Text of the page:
If that assumption was correct, legalized abortion and the widespread availability of contraception should have led to a sharp drop in the non-marital birthrate. What actually happened was the precise opposite. In 1965, when Griswold v. Connecticut established a constitutional right to access to contraception (for married couples, but a case a few years later extended it to the unmarried), the rate of births to unmarried women in the U.S. was below 8%. It is currently about 40%.

The obvious conclusion is that births to unmarried mothers, for the most part, are not and were not unwanted. That explains why they did not fall. A possible explanation of why they instead rose can be found in an old article by Akerlof, Yellen and Katz or, in a less elaborate mathematical form, in Chapter 13 of my Law's Order (search for "Akerlof").


Friday, April 03, 2015

California Drought—Getting Worse or Getting Better?

News stories about the Governor's actions to deal with the water shortage emphasize how low the snowpack is this year. But while some of the water used in California comes from melting snow, more comes from rain stored in reservoirs, and none of the stories I saw gave figures for either the reservoirs or the total. Being of a suspicious nature, it occurred to me that if snowpack went down and reservoirs went up, people who wanted to make a point of the water shortage would be likely to emphasize the first and ignore the second. That would include both people trying to encourage reductions in consumption in California and people trying to use the California drought to promote concern with climate change more generally.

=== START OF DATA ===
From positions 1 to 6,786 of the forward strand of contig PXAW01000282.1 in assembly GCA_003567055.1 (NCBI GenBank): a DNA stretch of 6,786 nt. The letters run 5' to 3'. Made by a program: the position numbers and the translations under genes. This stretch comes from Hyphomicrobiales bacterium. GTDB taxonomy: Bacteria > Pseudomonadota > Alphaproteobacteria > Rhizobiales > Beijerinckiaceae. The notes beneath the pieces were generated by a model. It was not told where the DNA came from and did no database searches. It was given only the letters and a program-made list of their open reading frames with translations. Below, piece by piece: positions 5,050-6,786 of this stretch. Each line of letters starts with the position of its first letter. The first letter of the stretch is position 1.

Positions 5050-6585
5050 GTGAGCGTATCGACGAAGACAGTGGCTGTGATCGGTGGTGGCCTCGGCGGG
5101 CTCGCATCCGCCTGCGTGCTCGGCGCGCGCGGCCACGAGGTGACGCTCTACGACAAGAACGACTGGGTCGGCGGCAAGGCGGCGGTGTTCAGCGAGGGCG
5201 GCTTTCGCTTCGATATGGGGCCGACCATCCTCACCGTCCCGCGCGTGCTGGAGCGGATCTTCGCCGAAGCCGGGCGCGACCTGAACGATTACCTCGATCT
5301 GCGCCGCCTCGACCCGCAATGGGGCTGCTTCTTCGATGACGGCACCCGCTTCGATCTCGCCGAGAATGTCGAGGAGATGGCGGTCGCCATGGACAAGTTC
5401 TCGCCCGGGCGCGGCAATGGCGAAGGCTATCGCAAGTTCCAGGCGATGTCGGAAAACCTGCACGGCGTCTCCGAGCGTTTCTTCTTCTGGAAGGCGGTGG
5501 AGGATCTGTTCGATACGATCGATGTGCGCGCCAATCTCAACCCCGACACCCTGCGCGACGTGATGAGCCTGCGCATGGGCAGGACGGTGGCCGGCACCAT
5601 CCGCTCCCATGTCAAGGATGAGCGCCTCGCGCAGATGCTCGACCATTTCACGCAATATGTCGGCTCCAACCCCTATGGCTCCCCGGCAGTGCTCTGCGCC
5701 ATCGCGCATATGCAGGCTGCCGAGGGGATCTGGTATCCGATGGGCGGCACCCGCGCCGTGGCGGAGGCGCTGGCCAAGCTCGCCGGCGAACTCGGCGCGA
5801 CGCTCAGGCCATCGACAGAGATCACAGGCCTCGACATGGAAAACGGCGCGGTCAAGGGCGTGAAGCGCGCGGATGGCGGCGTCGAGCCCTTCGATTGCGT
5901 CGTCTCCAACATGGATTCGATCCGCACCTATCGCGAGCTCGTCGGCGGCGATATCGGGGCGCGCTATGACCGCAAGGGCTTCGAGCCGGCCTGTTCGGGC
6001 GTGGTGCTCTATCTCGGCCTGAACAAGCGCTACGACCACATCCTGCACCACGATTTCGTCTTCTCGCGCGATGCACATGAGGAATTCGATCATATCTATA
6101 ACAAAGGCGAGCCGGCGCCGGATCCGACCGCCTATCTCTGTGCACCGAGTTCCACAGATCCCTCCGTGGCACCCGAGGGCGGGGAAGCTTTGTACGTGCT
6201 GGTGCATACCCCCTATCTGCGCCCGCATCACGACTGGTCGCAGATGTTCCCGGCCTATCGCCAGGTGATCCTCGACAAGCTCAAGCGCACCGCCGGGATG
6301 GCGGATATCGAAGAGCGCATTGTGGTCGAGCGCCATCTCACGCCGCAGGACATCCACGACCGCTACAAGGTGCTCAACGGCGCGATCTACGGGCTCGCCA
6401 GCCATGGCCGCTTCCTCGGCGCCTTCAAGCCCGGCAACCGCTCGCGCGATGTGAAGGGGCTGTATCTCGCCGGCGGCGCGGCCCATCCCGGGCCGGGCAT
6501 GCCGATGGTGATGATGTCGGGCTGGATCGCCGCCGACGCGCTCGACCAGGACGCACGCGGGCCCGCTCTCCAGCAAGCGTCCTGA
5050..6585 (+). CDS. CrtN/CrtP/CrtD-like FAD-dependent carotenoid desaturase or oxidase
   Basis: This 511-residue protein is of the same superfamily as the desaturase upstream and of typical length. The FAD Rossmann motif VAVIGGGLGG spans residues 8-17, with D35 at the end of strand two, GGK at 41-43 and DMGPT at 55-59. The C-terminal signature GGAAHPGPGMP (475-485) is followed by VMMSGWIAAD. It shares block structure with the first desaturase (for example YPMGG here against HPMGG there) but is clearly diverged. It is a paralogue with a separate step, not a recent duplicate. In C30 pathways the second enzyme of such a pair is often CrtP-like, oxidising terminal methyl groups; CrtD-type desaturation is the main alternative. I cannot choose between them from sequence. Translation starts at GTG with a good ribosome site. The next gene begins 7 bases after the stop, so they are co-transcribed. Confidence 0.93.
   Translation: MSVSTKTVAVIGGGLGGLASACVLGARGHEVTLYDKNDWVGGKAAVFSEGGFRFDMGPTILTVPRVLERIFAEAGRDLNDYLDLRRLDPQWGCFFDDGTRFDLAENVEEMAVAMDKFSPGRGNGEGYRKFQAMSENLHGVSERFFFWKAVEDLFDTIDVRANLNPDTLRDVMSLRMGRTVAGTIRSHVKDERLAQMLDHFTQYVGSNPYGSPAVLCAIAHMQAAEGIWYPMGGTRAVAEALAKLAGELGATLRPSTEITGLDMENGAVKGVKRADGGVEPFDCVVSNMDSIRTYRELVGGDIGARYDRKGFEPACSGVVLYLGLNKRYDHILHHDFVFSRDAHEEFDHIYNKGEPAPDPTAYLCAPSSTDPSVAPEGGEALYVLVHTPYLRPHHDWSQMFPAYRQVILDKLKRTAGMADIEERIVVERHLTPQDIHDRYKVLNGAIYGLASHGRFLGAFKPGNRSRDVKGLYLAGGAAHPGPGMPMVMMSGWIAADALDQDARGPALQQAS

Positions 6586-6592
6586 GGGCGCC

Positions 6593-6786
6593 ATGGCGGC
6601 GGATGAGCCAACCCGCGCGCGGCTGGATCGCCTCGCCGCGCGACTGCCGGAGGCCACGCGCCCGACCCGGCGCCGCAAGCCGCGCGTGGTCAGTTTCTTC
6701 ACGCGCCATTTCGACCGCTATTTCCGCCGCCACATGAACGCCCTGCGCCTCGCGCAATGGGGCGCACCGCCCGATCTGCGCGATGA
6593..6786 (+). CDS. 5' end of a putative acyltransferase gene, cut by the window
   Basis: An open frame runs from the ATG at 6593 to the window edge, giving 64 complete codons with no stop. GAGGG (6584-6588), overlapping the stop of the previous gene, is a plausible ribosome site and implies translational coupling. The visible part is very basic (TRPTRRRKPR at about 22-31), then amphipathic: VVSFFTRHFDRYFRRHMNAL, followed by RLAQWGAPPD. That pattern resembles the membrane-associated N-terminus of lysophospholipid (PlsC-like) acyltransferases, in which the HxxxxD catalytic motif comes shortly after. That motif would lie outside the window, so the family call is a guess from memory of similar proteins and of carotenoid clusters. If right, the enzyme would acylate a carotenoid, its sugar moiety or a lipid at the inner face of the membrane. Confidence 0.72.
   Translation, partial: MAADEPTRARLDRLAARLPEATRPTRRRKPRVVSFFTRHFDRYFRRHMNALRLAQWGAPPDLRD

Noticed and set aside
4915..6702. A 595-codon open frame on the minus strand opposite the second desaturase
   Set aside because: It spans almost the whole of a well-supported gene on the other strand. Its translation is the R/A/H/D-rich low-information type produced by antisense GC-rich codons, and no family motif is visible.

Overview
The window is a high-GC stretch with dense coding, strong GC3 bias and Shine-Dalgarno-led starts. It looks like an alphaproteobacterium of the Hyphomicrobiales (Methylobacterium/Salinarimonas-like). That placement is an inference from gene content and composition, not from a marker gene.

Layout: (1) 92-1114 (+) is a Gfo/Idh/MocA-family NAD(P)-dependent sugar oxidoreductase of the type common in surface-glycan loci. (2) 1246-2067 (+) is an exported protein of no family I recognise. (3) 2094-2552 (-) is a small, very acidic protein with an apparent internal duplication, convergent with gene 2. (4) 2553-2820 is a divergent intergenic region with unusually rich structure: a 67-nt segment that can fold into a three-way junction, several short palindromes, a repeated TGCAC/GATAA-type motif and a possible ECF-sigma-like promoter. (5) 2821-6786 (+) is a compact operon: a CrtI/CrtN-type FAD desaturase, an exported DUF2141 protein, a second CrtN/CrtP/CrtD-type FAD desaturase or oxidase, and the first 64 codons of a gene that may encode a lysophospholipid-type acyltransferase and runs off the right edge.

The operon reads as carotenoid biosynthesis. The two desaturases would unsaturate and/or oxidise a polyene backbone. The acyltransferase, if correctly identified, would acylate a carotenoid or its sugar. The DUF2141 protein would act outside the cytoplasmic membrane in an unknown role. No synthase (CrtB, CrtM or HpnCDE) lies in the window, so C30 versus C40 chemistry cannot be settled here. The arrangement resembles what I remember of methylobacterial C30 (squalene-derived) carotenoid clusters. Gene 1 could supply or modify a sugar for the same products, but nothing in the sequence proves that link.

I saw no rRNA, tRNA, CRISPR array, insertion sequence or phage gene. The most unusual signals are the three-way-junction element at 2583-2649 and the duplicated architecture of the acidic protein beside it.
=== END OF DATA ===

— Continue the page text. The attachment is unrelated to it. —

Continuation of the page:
I have not yet found a figure for the change in the total amount of water in reservoirs—readers who have are welcome to point me at it. But I did find charts showing the individual reservoirs. Lake Shasta, the largest, is up substantially. Of the others, some are up, some down. My guess is that the total is up a little, although probably not by enough to balance the reduction in snow pack, but with only bar charts to go on it's hard to be sure. 

Here are the charts:



Wednesday, April 01, 2015

Ernest Hemingway, FBI Victim, Spy Wannabe, Both or Neither?

I recently came across, via a blog comment, an old New York Times story about Hemingway. The author, A. E. Hotchner, reported that in his final years Hemingway was believed by his friends to be paranoid because he thought the FBI was spying on him—but that the FBI really had been spying on him, as revealed much later by documents turned up under the Freedom of Information Act. There was some suggestion that the FBI had driven him to his eventual suicide.

I went looking for more information and discovered an FBI file on Hemingway, released under the FOIA and webbed. It is an interesting document, but it provides very little support for Hotchner's claims.

Most of the file deals with events in Cuba during WWII. Hemingway, who was friends with people in the U.S. Embassy, had offered to use his contacts among Spanish Republican exiles to get intelligence information about activities in Cuba by the Franco government. The relevant FBI agent thought such information would be useful.

Hemingway ended up, at least by his own account (reported by the FBI agent, presumably from his contacts in the Embassy) setting up his own spy network. The FBI concluded, however, that the information being produced was worthless, "that it is completely unreliable, that the time taken to investigate it and check on it is purely wasted time and wasted effort, ... ."  

My favorite sample of Hemingway's work, from one of the FBI reports:
He enjoys the complete personal confidence of the American Ambassador and the Legal Attache has witnessed conferences where the Ambassador observed Hemingway's opinions as gospel and followed enthusiastically Hemingway's warning of the probable seizure of Cuba by a force of 30,000 Germans transported to the island in 1,000 submarines.
Hotchner writes about the FBI file that "It revealed that beginning in the 1940s J. Edgar Hoover had placed Ernest under surveillance because he was suspicious of Ernest’s activities in Cuba." That's an odd way of describing what is actually there.

There is very little in the file from the post WWII period. The most nearly relevant bit is a report about Hemingway as a patient at Mayo: